Asus G73SW Sandy Bridge Gaming Notebook Review

Overall Design & Layout

Asus created a distinct styling for its G73 laptop line to fit in with its Republic of Gamers motif. The all black exterior is accented with aggressive curves somewhat reminiscent of a Stealth Bomber, just don't expect to fly under the radar with the G73SW. This thing draws attention without being obnoxious or gaudy, the same way a true muscle car elicits stares without the use of neon light kits or other unnecessary bling.

While most notebook vendors are infatuated with glossy finishes, the G73SW features the same rubberized wrapping as previous G73 laptops. The upshot is that you won't have to worry about fingerprints or smudges, though cleaning dust buildup off of a rubber finish is a little more challenging than wiping down a glossy or carbon fiber exterior.

Another benefit of the rubber grip is the additional friction when carrying it from point A to point B, reducing the odds that you'll drop it and turn your swank gaming notebook into an expensive doorstop.


There's a method to Asus' aggressive madness. The chiseled exterior is the result of thoughtful design towards system cooling, which as been a staple of the G73 line. Around the back you'll find two large, angled vents that expel hot air out and away from the sensitive components inside. The internal fans draw in cool air from the front, and combined with noise dampening technology, the end result is that the G73SW keeps heat in check without ever sounding like a jet engine. It's a design the works and one that other notebook vendors would be wise to borrow from.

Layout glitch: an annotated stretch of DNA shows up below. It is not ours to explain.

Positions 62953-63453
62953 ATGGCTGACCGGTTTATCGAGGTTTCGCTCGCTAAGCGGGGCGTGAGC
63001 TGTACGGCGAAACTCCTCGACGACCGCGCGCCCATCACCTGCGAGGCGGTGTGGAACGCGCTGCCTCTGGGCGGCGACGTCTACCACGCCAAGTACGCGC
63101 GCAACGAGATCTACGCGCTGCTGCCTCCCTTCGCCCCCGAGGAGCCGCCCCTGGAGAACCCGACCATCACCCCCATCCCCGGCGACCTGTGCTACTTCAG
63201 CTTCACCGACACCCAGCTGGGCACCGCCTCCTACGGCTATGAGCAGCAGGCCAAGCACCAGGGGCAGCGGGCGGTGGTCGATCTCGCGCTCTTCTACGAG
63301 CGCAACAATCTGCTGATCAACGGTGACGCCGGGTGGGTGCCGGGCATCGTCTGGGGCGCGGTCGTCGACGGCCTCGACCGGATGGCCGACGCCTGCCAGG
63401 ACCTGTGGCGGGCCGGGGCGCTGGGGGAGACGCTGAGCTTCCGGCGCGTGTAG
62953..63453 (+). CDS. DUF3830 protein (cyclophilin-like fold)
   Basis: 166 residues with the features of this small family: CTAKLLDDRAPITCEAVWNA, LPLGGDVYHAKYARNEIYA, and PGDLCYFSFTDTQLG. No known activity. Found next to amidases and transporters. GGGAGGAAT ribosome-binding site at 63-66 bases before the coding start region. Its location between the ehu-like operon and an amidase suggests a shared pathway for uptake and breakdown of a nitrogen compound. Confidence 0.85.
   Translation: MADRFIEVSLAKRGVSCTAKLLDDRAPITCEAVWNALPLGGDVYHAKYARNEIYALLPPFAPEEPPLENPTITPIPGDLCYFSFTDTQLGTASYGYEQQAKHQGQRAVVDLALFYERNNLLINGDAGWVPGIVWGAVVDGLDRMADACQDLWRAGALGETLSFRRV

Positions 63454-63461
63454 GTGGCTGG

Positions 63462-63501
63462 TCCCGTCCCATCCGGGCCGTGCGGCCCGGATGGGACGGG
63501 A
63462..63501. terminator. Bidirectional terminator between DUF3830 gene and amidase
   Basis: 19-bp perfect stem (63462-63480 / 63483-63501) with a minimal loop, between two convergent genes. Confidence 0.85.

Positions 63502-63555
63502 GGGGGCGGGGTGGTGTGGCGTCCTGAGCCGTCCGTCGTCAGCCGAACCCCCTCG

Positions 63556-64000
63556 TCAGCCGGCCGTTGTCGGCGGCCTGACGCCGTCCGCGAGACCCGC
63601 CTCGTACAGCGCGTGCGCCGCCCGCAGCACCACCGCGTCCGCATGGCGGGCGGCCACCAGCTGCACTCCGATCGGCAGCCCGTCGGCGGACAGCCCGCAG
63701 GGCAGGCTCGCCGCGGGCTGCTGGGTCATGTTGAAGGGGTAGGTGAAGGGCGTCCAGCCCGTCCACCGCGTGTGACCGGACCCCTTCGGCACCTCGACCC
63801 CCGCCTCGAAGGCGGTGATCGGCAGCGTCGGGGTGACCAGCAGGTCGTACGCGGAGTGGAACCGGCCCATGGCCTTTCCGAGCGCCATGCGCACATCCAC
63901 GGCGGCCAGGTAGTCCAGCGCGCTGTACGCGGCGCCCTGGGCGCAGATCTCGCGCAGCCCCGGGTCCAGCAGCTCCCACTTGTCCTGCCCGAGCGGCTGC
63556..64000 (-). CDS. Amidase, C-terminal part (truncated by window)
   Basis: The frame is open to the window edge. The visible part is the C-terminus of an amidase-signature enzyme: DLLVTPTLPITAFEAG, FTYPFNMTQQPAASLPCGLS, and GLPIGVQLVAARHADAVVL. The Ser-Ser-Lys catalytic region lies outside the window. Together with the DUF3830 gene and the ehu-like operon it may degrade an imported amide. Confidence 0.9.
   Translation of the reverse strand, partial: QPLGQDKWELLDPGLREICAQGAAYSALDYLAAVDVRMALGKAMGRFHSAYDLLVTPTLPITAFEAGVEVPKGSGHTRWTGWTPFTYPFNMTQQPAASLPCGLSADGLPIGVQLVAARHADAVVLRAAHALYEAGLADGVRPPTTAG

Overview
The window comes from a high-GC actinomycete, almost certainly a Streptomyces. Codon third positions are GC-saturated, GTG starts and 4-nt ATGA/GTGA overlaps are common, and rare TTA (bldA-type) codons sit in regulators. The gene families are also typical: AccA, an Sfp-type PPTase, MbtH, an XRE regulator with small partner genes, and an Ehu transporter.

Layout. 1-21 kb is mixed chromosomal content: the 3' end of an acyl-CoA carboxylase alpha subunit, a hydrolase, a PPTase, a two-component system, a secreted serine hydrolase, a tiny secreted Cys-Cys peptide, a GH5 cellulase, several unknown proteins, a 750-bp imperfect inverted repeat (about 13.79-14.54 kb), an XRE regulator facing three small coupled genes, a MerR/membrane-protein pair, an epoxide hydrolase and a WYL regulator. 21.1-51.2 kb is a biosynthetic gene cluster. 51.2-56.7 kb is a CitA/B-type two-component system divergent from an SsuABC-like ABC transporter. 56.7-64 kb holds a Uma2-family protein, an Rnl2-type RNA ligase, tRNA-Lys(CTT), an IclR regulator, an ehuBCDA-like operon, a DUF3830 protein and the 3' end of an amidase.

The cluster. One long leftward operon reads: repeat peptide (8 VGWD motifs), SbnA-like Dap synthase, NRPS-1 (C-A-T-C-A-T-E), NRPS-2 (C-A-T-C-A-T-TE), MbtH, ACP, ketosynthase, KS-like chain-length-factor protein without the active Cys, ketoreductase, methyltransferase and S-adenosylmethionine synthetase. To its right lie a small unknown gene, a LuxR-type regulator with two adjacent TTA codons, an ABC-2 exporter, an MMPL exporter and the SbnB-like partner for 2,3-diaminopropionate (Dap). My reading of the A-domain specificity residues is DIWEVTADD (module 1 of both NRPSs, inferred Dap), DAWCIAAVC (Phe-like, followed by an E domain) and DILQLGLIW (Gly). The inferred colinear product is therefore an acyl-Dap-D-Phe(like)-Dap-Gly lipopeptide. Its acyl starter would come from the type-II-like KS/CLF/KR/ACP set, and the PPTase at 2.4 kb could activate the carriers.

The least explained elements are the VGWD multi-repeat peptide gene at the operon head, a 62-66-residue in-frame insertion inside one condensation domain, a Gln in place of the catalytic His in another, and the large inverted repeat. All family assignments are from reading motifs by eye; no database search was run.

Not completely without a downside, the tradeoff to this aggressive styling is that the lid doesn't bend as far back as some other notebooks. This is really only an issue if you plan to use the G73SW with a notebook stand. If you do, you might not be able to use the stand's higher incline settings, as the lid doesn't push far enough back to remain perpendicular with your line of sight.

The G73SW comes with a full-sized backlit keyboard complete with a numpad. If you plan to do a lot of number crunching or related data entry work, note that the numpad is a little squished, in particular the zero key. Otherwise, it's a serviceable solution for punching in digits.

On the top left are three physical buttons. The first one allows you to turn the backlight on/off, while the middle button toggles between power saving options. The third button controls Asus's "Splendid Video Intelligence Toggle," which is a fancy pants of way of saying you can toggle through different LCD presets, such as Gamma Correction, Vivid Mode, Theater Mode, Soft Mode, and Normal Mode.

When you're not using the included gaming mouse, the G73SW provides a large trackpad with separated left and right clickers. It's the same size as the original G73Jh, except that model used a single bar for the left and right mouse buttons. To prevent the trackpad from picking up unwanted movement, it's automatically disabled when plugging in the gaming mouse.


Along the right side of the G73SW, you'll find a memory card reader, USB 3.0 port (backwards compatible with USB 2.0), USB 2.0 port, HDMI output, VGA port, and power connector. Over on the left side sits two more USB 2.0 ports, microphone and headphone inputs, LAN port, and optical drive (in this case, a Blu-ray reader).

Curiously missing yet again from the G73 line is an ExpressCard slot. This is a major omission that prevents users from taking advantage of what little upgrade options notebook form factors afford, such as adding additional USB ports or external audio solutions, to name just two.

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